The second read for January was part of my self-challenge of reading more books by South Asian authors this year. The author, Sana Balagamwala, is Pakistani and apparently grew up in Karachi, where the book is set.
I like the idea of a house narrating a story. The house in question is a bungalow located in Karachi. House Number 12 Block Number 3 tells us about the lives of its inhabitants, Haji Rahmat, his wife Zainab and their two children, Nadia and Junaid. The story spans the four months after the patriarch of the family is dead. But, of course, the house remembers all the years leading up to this terrible event and how they shaped the family’s response to this unexpected crisis.
Each chapter reveals new shades in the personalities of the characters that populate the house. Spoilt little Nadia as a child, and later as a headstrong young woman; superstitious but warm-hearted Zainab; an almost passive Junaid with his carefully-repressed emotions. Dialogue is deftly used to establish and unfold the little conflicts that brew between these characters.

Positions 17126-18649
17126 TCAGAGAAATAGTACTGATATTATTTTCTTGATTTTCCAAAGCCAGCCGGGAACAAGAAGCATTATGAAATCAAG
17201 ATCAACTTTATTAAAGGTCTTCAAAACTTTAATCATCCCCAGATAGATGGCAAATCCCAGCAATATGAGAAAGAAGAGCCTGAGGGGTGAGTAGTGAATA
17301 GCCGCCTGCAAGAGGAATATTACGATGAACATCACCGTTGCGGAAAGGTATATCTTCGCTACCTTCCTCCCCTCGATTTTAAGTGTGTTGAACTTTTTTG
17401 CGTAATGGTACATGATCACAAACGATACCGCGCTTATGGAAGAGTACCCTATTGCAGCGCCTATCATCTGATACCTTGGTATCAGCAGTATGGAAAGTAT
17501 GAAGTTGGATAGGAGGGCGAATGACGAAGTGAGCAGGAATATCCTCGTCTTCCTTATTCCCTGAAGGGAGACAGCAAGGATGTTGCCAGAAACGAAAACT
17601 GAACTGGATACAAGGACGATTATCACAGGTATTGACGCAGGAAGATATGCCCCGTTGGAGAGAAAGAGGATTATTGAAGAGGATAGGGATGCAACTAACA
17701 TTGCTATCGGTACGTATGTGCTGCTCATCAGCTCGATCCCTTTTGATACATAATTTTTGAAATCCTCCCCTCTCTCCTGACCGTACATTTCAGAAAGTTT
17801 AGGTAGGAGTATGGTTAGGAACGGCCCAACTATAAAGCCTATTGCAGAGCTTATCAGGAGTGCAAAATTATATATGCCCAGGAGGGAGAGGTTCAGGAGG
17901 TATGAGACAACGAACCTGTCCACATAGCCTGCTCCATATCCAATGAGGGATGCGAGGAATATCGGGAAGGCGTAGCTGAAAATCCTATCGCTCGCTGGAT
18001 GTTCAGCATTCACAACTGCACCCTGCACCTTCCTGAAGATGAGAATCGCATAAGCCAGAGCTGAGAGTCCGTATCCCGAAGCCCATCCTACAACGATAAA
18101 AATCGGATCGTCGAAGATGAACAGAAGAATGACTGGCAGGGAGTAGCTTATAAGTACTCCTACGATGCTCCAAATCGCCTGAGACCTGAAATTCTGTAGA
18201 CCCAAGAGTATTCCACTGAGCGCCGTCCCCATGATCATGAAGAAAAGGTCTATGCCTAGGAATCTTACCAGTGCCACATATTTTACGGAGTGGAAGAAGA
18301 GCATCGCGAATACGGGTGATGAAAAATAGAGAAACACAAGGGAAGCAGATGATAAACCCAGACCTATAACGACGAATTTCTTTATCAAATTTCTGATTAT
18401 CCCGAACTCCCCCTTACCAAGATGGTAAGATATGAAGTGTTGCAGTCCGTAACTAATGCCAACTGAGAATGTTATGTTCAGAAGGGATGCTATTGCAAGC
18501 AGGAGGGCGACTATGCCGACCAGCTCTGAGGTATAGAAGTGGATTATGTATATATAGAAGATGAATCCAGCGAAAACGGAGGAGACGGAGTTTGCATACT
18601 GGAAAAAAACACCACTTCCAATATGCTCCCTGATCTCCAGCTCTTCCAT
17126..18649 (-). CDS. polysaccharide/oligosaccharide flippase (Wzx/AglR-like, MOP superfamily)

The house observes, not impartially, but with much vested interest in the future of its inhabitants. It notices details that they miss out on in each other’s demeanors. The house is sentient but not insightful. It cares deeply for its family; or perhaps it is simply filled with their feelings. Yet, it makes no profound observations or leaps of faith – it is a house, after all – and much is left for the reader to surmise. It’s a neat little trick – having a house as narrator. But it’s not necessary.
The book chronicles historical events through discussions between characters. Partition, wars with India, natural disaster in East Pakistan, and later the separation of Bangladesh; not to mention, political turmoil within Pakistan. These events show us that the characters lead inconsequential lives on the backdrop of history. And yet, every event in the characters’ lives is a small crack; and even the little cracks on the surface of history have huge consequences for those involved. Another neat little trick, but this one worked for me.
Overall, it’s a good book, even if a bit gimmicky. I can’t believe this book has only 40-something reviews on Goodreads. The writing is delicate. And it talks about trauma with great intensity of feeling. It’s worth a read.